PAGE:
Lifestyle changes could prevent more than 135,500 cases of cancer according to new research.
Cancer Research UK has found that while smoking remains the biggest preventable cause, obesity is the second biggest and causes 6.3% cases of cancer a year.
‘This research clearly demonstrates the impact of smoking and obesity on cancer risk. Prevention is the most cost-effective way of beating cancer and the UK Government could do much more to help people by making a healthy choice the easy choice,’ said Sir Harpal Kumar, chief executive of Cancer Research UK.
The latest figures published in the British Journal of Cancer reveal that obesity accounts for around 13,200 cases of cancer in women and around 9,500 in men a year.
‘Obesity is a huge health threat right now, and it will only get worse if nothing is done. The UK Government must build on the successes of smoking prevention to reduce the number of weight-related cancers,’ said Professor Linda Bauld, prevention expert at Cancer Research UK.
‘Banning junk food TV adverts before the 9pm watershed is an important part of the comprehensive approach needed.’
Last year, research from Liverpool University revealed that children were seeing as many as 12 junk food adverts an hour during prime-time television.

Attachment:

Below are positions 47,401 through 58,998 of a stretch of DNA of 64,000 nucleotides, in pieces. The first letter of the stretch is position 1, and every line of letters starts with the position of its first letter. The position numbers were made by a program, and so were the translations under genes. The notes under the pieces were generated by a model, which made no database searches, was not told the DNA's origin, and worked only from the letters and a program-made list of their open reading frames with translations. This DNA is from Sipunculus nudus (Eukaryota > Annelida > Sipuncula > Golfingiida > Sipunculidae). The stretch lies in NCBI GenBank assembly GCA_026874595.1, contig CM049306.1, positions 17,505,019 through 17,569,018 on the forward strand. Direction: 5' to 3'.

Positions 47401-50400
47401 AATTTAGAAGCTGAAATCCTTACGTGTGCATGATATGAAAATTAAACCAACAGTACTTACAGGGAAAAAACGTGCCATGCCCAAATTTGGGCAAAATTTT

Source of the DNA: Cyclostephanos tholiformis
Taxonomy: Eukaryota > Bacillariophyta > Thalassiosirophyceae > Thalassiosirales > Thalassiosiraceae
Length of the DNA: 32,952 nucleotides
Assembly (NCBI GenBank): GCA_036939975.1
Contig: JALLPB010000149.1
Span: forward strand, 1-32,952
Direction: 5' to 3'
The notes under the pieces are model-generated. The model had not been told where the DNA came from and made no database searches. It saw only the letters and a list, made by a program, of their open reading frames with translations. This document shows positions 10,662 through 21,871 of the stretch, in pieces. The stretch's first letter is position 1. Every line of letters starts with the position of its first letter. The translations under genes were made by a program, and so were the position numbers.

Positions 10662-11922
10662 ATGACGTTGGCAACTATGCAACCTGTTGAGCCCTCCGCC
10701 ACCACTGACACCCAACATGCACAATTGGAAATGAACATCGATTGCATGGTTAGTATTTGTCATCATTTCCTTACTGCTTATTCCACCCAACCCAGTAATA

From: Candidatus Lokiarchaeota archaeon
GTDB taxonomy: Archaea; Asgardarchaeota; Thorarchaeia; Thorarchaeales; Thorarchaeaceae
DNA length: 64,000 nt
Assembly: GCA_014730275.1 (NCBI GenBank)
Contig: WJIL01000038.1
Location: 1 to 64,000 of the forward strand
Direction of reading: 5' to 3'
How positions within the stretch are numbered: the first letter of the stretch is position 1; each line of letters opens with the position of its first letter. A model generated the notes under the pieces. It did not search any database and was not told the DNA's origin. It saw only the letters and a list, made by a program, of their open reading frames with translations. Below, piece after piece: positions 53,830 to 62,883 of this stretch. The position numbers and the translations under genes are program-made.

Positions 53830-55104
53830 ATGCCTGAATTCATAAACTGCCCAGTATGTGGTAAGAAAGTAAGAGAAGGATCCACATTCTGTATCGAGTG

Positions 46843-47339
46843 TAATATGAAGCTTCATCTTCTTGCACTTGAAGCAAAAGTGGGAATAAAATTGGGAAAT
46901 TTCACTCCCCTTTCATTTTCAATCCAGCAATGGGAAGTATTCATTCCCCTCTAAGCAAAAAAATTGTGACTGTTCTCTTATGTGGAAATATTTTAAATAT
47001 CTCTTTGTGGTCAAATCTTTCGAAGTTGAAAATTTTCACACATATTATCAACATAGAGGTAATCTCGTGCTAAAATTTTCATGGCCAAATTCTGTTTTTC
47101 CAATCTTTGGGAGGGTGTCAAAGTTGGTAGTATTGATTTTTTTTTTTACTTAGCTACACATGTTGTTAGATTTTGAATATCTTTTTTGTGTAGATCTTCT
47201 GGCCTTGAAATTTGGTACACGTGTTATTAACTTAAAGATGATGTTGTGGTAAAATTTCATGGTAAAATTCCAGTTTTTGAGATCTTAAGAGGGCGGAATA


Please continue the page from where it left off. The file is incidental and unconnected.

However, adverts for food products that are high in fat, sugar and salt are only banned from being shown around children’s television programmes.
As the proportion of the obese population is growing, health experts have warned that millennials are set to become the most overweight generation since records began – as obesity is linked to 13 different types of cancer, this will likely increase the rate diagnoses.
Other preventable causes of cancer include: alcohol consumption, eating too little fibre, processed meat, air pollution, UV radiation exposure (such as sunbeds) and a lack of exercise.
While tobacco smoke causes around 17.7% of male and 12.4% female cancer cases, this number is declining as smoking becomes less prevalent. In 2007 there were an estimated 10.2 million smokers in Great Britain but by 2016 this number had declined by 1.9 million.
‘These new figures show that the battle to conquer smoking-related cancer is far from over. But the declining numbers of smokers show that prevention strategies are working,’ added Professor Bauld.
Alongside banning junk food adverts health experts have also encouraged other prevention strategies, such as increased labelling on supermarket food products (using red, amber, and green codes for fat, sugar and salt quantities) as well as calorie counts on menus at chain restaurants and coffee shops.